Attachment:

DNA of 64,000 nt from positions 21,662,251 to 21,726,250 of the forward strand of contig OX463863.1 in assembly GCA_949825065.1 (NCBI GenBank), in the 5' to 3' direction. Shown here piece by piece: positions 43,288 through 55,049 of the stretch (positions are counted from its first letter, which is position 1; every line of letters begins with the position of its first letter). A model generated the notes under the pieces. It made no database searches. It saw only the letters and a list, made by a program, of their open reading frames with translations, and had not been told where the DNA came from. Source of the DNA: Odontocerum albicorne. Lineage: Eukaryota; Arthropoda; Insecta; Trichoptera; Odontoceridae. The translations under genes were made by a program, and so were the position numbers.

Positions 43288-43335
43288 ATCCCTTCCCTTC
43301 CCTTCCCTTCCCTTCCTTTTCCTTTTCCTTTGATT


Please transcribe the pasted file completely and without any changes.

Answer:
DNA of 64,000 nt from positions 21,662,251 to 21,726,250 of the forward strand of contig OX463863.1 in assembly GCA_949825065.1 (NCBI GenBank), in the 5' to 3' direction. Shown here piece by piece: positions 43,288 through 55,049 of the stretch (positions are counted from its first letter, which is position 1; every line of letters begins with the position of its first letter). A model generated the notes under the pieces. It made no database searches. It saw only the letters and a list, made by a program, of their open reading frames with translations, and had not been told where the DNA came from. Source of the DNA: Odontocerum albicorne. Lineage: Eukaryota; Arthropoda; Insecta; Trichoptera; Odontoceridae. The translations under genes were made by a program, and so were the position numbers.

Positions 43288-43335
43288 ATCCCTTCCCTTC
43301 CCTTCCCTTCCCTTCCTTTTCCTTTTCCTTTGATT